LDS Church saw big changes under President Monson

SALT LAKE CITY, Utah (News4Utah) - As people look back on the legacy of President Thomas Monson they will see the major changes that occurred during his time leading the church.

While some of the changes were minor, others will change how the church operates forever. Rep. Mike Winder (R-West Valley City) is a church historian, and believes some of those changes will impact the church long into the future.

"I think under President Monson's time I think one of the big changes has been the lowering of the missionary age," said Rep. Winder. "That's effected numerous families. With more young men and young women heading out heading out to serve missions."

Winder notes while the church has always seen change it hasn't always come as quickly as some would like.

"As society changes comes up with different ideas or concepts they're going to be slower to adapt to those, and be very deliberative," said Rep. Winder.

During the tenure of President Monson the church came out in support of medical marijuana which changed much of the conversation in Utah, and around the United States.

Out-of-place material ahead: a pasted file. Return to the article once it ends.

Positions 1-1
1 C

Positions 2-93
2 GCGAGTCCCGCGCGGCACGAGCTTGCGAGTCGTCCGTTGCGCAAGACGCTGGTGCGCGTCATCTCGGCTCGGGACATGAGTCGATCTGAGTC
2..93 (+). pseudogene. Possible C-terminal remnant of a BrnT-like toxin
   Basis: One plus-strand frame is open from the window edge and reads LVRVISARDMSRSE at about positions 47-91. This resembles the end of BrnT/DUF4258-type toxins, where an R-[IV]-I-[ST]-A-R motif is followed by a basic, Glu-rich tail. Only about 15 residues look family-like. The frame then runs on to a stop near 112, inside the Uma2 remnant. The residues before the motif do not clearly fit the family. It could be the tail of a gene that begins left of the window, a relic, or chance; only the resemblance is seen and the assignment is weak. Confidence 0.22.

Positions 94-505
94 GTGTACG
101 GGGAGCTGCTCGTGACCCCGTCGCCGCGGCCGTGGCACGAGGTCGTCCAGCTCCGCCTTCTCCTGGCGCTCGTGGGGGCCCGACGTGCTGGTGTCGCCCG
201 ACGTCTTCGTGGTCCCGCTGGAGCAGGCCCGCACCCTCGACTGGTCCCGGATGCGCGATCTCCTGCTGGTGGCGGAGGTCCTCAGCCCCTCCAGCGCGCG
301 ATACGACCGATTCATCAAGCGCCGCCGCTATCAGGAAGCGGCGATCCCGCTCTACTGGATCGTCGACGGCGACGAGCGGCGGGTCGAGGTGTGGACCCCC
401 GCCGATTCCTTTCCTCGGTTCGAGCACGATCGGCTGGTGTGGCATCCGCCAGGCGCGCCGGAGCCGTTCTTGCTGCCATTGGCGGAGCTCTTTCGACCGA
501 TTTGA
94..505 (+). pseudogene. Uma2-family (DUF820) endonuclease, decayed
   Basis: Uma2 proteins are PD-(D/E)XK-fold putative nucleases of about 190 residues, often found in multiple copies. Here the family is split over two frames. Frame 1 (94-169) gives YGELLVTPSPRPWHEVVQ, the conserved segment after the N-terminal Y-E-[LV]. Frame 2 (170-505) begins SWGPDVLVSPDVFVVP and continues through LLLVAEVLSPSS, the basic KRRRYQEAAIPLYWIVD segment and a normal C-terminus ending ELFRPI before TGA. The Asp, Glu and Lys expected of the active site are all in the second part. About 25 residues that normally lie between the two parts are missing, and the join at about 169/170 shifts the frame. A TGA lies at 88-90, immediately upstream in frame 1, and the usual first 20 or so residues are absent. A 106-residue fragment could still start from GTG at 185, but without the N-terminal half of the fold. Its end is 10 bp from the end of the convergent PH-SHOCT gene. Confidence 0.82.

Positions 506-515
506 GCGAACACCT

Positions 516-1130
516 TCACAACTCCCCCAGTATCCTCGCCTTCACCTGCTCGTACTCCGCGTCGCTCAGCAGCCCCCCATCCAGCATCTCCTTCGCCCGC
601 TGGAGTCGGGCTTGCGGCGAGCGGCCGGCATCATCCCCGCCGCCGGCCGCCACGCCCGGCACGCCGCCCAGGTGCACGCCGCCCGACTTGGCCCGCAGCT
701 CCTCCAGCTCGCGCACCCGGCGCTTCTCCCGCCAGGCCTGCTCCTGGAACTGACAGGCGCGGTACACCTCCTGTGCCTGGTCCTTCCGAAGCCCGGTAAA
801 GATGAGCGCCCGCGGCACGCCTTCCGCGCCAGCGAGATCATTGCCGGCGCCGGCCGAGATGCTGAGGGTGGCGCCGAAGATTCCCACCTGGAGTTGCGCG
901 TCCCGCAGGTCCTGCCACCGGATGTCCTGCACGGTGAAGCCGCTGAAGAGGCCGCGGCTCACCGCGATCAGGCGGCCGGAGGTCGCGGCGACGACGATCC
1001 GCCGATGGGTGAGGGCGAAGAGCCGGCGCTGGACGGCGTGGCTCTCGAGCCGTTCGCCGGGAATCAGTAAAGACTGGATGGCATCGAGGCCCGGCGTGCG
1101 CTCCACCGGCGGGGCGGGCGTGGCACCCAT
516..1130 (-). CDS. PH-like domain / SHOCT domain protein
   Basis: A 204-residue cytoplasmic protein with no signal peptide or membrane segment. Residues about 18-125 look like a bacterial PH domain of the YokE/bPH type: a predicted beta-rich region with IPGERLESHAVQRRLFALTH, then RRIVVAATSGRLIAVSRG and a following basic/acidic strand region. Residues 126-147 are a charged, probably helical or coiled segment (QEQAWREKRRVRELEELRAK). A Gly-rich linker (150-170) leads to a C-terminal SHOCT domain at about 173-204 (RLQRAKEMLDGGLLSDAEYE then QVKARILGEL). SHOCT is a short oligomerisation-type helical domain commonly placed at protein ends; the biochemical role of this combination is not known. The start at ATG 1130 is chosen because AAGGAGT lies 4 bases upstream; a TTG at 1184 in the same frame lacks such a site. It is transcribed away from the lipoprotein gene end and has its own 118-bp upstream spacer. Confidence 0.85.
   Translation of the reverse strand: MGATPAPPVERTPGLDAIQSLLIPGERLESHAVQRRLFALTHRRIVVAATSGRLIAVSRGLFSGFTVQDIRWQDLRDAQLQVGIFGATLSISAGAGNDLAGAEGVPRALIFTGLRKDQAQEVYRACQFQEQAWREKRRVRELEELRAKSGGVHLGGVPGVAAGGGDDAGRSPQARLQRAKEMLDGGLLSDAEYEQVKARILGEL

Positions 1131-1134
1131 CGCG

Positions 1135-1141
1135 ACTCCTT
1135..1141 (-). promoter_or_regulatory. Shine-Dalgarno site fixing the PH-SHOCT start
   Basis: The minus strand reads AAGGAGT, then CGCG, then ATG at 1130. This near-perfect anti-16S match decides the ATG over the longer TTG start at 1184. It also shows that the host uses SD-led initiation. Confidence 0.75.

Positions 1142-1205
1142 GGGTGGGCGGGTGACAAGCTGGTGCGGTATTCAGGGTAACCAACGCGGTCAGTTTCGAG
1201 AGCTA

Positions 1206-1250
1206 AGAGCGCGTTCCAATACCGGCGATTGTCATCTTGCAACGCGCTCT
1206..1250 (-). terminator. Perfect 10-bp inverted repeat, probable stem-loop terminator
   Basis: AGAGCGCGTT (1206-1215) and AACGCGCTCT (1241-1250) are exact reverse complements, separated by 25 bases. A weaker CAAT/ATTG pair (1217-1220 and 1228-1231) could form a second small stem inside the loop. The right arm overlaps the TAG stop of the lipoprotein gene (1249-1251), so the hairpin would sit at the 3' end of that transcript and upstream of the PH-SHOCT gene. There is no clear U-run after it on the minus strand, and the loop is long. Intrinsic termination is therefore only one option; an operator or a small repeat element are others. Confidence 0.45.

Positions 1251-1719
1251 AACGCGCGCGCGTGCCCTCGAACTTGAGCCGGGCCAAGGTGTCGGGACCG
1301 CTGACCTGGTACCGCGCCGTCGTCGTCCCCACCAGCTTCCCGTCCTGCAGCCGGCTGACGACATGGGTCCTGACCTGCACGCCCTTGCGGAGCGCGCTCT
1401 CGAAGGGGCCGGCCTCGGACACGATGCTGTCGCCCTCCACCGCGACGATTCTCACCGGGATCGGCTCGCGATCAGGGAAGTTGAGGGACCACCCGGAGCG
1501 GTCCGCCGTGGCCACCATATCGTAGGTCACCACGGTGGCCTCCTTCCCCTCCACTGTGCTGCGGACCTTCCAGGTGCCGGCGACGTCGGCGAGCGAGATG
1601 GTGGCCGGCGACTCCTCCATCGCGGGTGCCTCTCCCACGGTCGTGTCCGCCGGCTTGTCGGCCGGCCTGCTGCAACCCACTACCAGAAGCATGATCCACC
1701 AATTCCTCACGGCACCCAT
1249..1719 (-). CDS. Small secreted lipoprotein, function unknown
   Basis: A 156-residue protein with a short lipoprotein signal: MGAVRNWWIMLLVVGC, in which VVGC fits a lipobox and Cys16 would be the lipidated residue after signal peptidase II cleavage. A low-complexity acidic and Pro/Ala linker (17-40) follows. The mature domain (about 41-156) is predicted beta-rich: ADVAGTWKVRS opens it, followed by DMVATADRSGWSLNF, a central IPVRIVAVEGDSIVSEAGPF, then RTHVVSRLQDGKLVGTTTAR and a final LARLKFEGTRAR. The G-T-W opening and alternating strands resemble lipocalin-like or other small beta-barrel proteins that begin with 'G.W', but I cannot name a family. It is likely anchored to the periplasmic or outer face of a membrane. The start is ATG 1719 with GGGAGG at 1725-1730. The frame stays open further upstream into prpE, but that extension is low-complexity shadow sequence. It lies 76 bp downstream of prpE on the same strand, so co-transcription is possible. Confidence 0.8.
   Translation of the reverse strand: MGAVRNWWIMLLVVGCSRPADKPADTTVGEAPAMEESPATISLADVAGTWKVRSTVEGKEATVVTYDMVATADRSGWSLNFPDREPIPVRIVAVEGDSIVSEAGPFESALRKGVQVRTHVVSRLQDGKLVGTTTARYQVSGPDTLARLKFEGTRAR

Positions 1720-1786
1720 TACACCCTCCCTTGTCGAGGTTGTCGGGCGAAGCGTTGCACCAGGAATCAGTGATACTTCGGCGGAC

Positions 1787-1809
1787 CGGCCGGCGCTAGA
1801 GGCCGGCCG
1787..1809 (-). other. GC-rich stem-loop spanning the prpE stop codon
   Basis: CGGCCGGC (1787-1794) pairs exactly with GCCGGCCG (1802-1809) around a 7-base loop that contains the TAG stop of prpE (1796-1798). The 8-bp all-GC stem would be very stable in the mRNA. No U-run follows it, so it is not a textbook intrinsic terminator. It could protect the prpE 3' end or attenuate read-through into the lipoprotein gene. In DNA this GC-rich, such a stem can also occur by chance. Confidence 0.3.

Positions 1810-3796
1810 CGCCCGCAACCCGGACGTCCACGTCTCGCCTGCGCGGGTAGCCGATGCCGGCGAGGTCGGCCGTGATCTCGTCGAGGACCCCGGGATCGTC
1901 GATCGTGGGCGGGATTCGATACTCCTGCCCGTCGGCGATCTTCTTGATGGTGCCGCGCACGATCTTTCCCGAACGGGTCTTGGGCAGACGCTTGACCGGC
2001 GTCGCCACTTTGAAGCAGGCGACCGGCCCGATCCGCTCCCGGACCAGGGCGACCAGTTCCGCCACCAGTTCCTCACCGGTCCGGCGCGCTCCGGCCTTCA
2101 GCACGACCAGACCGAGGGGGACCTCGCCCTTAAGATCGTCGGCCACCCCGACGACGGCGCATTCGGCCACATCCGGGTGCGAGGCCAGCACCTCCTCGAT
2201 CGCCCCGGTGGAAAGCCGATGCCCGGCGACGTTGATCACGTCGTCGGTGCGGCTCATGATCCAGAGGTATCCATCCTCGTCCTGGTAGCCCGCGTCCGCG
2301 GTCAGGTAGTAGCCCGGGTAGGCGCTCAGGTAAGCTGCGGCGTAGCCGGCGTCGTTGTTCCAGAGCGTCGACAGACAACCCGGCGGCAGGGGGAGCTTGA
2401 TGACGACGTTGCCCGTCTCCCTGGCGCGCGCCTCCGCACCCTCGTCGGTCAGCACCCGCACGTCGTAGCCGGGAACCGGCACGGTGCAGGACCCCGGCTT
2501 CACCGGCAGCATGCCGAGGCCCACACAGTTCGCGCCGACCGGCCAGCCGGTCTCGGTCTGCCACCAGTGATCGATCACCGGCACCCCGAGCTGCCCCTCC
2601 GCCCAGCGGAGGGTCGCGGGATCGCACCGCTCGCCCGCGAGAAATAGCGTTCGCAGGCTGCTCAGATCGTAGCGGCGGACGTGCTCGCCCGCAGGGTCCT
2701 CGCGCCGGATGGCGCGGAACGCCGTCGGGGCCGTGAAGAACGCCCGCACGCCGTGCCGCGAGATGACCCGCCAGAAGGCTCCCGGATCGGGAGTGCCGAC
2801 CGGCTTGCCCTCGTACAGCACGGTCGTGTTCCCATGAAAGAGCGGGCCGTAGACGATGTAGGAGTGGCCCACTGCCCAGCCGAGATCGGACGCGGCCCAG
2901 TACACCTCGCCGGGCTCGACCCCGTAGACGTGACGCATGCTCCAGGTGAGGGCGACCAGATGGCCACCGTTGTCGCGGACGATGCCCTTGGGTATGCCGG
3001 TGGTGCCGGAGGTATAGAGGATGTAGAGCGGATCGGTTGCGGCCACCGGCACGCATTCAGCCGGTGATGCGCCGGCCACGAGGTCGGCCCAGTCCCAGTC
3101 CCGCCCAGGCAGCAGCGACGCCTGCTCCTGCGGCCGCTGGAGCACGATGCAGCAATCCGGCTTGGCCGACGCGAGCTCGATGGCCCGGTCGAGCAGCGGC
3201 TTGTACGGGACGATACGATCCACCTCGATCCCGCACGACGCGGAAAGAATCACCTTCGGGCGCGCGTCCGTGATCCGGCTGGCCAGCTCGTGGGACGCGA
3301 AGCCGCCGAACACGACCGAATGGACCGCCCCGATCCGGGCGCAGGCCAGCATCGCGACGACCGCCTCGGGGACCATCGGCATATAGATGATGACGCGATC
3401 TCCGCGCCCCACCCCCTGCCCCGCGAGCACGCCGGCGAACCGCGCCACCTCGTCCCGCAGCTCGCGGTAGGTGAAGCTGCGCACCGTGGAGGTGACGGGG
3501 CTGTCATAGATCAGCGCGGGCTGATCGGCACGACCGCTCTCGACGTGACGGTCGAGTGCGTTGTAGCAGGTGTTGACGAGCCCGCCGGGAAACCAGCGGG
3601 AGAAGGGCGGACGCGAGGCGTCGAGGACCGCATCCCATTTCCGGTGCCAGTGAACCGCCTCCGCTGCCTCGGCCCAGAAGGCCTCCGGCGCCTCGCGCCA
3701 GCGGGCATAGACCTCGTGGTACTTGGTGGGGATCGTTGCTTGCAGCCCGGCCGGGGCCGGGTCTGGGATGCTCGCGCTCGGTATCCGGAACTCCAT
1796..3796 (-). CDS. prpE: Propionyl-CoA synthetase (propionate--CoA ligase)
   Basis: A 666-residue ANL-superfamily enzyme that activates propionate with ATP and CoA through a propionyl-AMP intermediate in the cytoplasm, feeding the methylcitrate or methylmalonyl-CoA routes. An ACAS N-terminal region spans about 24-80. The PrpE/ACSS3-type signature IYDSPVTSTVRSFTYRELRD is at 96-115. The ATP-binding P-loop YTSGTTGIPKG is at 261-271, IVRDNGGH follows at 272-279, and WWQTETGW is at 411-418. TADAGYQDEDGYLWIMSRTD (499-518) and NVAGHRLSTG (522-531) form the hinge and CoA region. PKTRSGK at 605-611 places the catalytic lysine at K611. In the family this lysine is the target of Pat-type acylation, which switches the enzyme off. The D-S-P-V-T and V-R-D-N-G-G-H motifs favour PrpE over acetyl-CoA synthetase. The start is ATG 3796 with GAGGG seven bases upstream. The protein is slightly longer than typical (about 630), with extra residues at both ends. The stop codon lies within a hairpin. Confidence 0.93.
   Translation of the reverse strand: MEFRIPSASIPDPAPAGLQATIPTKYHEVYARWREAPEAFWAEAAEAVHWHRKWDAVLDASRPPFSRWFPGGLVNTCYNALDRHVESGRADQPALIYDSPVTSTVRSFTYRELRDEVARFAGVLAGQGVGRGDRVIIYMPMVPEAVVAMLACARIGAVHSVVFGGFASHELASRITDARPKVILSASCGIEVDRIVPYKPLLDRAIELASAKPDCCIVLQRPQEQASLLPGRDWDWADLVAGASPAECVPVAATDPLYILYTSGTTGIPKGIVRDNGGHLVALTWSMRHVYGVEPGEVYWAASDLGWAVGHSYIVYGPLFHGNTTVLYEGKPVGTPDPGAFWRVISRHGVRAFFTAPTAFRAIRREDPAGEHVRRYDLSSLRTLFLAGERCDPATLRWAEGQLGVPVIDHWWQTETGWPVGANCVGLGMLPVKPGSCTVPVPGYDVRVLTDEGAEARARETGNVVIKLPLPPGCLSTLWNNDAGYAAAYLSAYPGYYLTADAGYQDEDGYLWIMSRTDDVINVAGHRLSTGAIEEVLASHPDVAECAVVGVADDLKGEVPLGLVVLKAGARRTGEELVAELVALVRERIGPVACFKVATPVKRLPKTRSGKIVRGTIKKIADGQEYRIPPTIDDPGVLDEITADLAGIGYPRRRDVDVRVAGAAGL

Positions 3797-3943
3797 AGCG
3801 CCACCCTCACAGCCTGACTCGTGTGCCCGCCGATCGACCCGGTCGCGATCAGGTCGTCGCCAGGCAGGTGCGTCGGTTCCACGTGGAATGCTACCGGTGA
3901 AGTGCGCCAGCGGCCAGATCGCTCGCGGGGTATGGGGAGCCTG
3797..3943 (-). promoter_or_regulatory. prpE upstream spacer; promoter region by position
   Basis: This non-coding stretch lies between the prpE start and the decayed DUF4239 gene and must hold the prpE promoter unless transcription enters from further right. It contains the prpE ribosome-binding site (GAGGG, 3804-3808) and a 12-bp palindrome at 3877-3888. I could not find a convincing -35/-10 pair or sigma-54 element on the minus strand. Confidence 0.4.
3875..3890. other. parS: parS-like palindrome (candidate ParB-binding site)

The LDS Church also supported non discrimination laws, and clarified it's stance on members of the LGBTQ community. While it may not have gone as far as some would have liked. Rep. Winder said it was still a major step.

"So balancing how to embrace people as human beings, and yet still live the commandments as they understand them was something that we saw under President Monson," said Rep Winder. "Some people may agree or disagree on how that was handled, but I don't think anyone can question the love he had for people."

Technology also saw major improvement and change much of the way the church reaches people. Social media has allowed the church to reach all corners of the globe. Rep. Winder said that's good considering the majority of members in other countries.

It also allowed the church to take a new approach to it's fundraising efforts.

"Whether it's the "Light the World Campaign" we saw in the month of December, or whether it's the and the ads and promotions going on there," said Rep. Winder. "So there is a great use of technology to further the message."

When historians look back at President Monson's legacy. Rep. Winder believes it will be his focus on individuals which stands out the most.

"He was always ministering to the one," said Rep. Winder. "On the one hand the church has swelled to nearly six million members and it's a big organization. On the other hand he hasn't forgotten the individuals."

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